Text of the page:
In the clear?


It was always extremely unlikely that investigations into Spain's King Juan Carlos would lead to criminal proceedings

Friday, 4 March 2022


You might hear it claimed by fervent royalists that Spain's former king, Juan Carlos, has been cleared of fraud by Spanish investigators. All three probes into his financial affairs have now been discontinued by Spain's prosecutors, who announced this week that there was insufficient evidence to prove the emeritus king guilty and that no "criminal action" would be taken against him. Last December, Swiss authorities shelved a related investigation against Juan Carlos for the same reasons.

Lack of evidence, of course, doesn't amount to guilt. It means that not enough facts have been discovered to justify an accusation of guilt. Yet the Swiss prosecutors, at least, reportedly never believed in Juan Carlos's explanation of his offshore structures, stating that he showed a "will to dissimulation" - in other words, to conceal and dissemble, to disguise. That's as far as they could go.

It was always extremely unlikely that the Spanish and Swiss investigations would yield any negative results, let alone lead to criminal proceedings. Not only was the former monarch immune from prosecution for any alleged wrongdoing committed before 2014, when he abdicated in favour of his son Felipe VI; he also made two hasty tax settlements - one in December 2020, another in February 2021 - which cancelled the possibility of legal action being taken in connection with the associated investigations. Neither of these payments was exactly indicative of innocence.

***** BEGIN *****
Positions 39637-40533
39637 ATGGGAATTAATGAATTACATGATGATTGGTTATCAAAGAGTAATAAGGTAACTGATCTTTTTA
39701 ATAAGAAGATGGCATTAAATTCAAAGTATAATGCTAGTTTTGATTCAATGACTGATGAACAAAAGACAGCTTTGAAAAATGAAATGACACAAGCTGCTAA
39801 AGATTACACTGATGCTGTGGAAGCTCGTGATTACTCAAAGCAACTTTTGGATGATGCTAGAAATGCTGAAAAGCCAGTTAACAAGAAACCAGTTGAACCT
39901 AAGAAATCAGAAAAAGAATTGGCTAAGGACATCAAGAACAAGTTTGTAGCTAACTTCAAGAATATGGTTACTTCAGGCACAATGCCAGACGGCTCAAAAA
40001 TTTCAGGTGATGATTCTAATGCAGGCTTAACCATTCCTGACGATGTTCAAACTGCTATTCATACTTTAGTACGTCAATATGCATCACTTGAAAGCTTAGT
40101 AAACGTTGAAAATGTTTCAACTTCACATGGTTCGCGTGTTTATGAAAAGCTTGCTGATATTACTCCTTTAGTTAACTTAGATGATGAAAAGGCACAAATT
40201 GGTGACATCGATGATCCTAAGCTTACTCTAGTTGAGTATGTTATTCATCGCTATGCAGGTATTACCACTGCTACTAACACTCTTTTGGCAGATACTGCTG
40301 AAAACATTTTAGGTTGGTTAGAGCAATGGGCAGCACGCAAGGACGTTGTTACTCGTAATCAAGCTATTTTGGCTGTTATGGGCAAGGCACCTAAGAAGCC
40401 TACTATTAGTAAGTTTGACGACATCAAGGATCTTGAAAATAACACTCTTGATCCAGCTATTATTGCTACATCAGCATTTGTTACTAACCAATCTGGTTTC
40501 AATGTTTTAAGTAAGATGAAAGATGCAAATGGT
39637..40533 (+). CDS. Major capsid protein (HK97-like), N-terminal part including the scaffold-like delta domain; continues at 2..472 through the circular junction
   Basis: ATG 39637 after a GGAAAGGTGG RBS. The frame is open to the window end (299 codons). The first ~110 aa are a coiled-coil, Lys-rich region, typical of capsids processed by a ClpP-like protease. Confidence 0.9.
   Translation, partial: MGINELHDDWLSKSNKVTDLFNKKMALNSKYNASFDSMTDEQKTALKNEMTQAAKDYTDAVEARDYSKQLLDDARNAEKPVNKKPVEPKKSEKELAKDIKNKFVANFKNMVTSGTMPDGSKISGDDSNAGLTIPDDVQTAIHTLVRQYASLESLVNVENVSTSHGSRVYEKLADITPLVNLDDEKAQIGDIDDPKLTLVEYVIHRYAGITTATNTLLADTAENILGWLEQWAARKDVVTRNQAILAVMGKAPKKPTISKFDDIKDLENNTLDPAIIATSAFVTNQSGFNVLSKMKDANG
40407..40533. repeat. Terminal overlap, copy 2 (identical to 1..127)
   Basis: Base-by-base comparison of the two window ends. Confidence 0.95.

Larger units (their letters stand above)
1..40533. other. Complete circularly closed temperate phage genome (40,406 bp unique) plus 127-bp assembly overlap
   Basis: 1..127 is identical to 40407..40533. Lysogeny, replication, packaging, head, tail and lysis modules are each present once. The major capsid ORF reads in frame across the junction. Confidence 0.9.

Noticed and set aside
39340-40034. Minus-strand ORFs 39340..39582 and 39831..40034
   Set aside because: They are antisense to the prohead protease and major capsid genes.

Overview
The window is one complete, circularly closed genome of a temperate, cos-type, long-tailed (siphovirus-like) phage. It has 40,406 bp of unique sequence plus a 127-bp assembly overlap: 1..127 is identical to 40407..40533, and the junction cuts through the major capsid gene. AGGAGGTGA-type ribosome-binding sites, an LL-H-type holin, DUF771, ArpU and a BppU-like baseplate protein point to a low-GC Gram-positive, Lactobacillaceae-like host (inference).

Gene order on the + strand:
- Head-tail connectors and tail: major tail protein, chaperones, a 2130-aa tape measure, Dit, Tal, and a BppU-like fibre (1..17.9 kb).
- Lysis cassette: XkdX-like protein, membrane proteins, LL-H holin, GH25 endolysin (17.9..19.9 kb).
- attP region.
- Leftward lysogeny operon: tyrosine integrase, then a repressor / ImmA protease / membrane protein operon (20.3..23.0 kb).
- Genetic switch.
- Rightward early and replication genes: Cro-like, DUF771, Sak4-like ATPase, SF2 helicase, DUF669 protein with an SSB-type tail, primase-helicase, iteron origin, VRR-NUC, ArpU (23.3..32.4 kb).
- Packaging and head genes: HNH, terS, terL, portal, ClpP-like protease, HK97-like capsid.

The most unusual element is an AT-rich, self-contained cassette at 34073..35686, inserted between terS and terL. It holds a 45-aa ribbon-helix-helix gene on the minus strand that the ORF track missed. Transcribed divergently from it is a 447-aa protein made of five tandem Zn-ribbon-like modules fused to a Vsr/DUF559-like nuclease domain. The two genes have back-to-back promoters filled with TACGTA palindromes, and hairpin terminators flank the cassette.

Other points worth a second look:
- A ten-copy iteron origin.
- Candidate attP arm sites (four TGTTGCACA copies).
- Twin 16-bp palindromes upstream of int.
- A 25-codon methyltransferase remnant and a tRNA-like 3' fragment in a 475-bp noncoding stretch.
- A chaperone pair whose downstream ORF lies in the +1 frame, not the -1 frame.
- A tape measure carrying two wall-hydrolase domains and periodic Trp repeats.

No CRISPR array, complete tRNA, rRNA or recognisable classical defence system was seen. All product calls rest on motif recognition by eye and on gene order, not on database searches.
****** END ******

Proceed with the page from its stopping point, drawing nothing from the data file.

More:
The former king set up an offshore network so intricate that, after three years of trying to ascertain the source and trajectory of suspicious funds, expert investigators are stumped, or at least unable to investigate further. Opacity is the speciality of the offshore banking world, but you don't seek that speciality unless you've something to hide, whether legal or illegal. What did Juan Carlos want to conceal? Why were there offshore companies tied to bank accounts in well-known tax havens in the first place? Those are just two of the questions that will never be answered now the investigations have been closed.

The matter of Juan Carlos' homecoming remains a difficult one for his son Felipe, who won't want to be perceived as relaxing his zero-tolerance stance on alleged abuse of royal prerogatives. The inconclusive final status of the fraud investigations against Juan Carlos might not have unearthed any crimes, but the cloud of suspicion under which he remains might keep him in exile for the time being.

Against the royalists (or at least their most loyal faction), non-royalists, myself included, can argue that the shelved Swiss and Spanish investigations support an unfortunate but well-established fact: lack of accountability is a constitutionally enshrined feature of the Spanish monarchy, and many other monarchies across the globe.

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